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Tuesday, June 05, 2012

There Are Giants Among Us

Dr. Willie J. Parker (photo courtesy of Dr. Parker)
If there are any heroes in the struggle for Reproductive Justice, Dr. Willie J. Parker is one of the Giants of Justice.

I met Dr. Parker in April at my first meeting of the national board of RCRC (Religious Coalition for Reproductive Choice). He and I are part of the 'incoming class' of board members.

I had a chance to speak with him only briefly, but that impression continues to affect me deeply.

Dr. Parker was born in Birmingham, Alabama and raised a strict fundamentalist Christian in the Pentecostal tradition. He told me that he had a conversion experience about his fundamentalism after he read Harry Emerson Fosdick's 1922 influential sermon, "Shall the Fundamentalists Win?" which called for an open-minded, intellectual and tolerant "Christian fellowship".

Parker said that he was deeply impressed that Fosdick lost his post at the First Presbyterian Church in NYC because of that sermon. I would also note that, because of that sermon John D. Rockefeller built Riverside Church so Fosdick's voice would have a pulpit, but that's another story for another time.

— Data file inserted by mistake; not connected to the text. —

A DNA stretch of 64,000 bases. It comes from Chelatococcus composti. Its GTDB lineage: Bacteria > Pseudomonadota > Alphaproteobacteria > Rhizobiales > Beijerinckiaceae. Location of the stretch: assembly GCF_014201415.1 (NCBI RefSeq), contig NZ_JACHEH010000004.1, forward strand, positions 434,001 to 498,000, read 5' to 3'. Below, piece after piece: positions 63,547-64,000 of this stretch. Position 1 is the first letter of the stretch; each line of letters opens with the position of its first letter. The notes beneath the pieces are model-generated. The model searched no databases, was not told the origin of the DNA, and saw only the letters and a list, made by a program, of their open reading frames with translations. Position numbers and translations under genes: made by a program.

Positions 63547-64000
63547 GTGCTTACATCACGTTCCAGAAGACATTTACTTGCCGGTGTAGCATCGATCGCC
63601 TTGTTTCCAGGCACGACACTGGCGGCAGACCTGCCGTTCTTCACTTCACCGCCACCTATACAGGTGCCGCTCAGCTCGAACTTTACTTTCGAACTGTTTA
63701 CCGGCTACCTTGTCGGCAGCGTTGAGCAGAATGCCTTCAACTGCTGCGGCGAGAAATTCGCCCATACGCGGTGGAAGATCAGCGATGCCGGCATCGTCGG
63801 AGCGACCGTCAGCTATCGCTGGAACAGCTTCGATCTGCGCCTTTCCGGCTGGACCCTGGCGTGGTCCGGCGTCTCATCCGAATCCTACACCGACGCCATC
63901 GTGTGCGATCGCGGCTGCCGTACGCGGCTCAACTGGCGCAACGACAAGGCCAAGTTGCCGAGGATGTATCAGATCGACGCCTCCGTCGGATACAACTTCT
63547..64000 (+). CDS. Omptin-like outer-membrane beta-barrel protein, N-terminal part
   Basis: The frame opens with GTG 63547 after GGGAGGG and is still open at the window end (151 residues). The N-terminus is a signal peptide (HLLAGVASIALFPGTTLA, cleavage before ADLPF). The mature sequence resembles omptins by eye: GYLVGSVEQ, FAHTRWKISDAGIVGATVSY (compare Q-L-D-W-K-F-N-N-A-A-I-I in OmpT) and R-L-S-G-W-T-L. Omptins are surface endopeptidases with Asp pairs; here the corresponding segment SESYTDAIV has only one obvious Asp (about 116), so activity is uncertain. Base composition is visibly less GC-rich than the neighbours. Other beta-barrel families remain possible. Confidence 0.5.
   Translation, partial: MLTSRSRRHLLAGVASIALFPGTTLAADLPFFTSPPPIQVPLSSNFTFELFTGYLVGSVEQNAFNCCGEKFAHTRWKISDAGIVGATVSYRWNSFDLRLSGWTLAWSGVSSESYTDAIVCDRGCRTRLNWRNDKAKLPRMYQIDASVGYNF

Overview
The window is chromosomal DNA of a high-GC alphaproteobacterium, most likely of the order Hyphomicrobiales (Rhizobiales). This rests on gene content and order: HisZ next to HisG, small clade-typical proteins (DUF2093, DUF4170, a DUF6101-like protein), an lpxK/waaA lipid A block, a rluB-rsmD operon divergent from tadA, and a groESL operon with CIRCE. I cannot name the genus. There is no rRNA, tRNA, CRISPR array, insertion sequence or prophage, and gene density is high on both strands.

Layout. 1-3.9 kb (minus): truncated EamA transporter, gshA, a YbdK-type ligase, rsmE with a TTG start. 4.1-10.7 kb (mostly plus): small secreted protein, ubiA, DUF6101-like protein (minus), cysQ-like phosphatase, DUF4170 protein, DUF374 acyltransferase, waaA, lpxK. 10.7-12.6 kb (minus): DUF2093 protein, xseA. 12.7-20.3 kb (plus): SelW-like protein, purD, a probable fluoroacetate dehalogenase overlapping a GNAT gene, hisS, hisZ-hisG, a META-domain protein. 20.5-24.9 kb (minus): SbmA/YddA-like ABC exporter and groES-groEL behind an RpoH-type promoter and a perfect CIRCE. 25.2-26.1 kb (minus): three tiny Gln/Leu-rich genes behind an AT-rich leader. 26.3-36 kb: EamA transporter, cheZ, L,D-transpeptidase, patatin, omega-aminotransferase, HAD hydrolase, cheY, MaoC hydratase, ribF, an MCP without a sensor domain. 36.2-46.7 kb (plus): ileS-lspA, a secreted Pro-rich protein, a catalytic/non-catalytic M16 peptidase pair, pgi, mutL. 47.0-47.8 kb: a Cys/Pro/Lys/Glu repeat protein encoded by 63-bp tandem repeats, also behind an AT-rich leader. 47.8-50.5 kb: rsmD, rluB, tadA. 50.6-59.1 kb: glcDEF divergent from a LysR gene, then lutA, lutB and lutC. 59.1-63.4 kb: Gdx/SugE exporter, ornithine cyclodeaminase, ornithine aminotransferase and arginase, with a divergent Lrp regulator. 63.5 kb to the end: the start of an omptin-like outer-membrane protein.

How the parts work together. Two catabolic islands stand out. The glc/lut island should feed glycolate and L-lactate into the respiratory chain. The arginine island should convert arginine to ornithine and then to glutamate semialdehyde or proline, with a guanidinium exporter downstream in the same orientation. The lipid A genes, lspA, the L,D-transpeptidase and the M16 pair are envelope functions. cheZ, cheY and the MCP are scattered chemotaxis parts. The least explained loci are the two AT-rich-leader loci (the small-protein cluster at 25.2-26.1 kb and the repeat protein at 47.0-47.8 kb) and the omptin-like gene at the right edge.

Parker was also deeply influenced by the preaching of Dr. Martin Luther King, Jr., which gave him, he says, a deeper understanding of his own spirituality, which places a higher value on compassion.

He was particularly influenced by a sermon Dr. King preached about the "Good Samaritan" who was 'good', said Dr. King, because "instead of focusing on would happen to him by stopping to help the traveler, he was more concerned about what would happen to the traveler if he didn’t stop to help. I became more concerned about what would happen to these women if I, as an obstetrician, did not help them."

Dr. Parker is an obstetrician-gynecologist with over twenty years experience.  Because of his religious childhood training, he initially refused to even consider abortion as a procedure he would provide. Now, he’s one of those rare doctors who is willing to push the limits and provide abortions at 24 weeks of pregnancy. That places him among only about 11 percent of all abortion providers who will do the procedure that late in the second trimester.

I heard Dr. Parker say that less than 10% of women have abortions beyond 13 weeks. Less than 1% of women have abortions at 21 weeks or later.

The overwhelming majority of second-trimester patients say they would have preferred to have had their abortion earlier. These women are more likely to be:
• Age 19 or younger
• Poor
• Black or Hispanic
• Without a high school degree (among women 20 and older)
• Paying for abortions with health insurance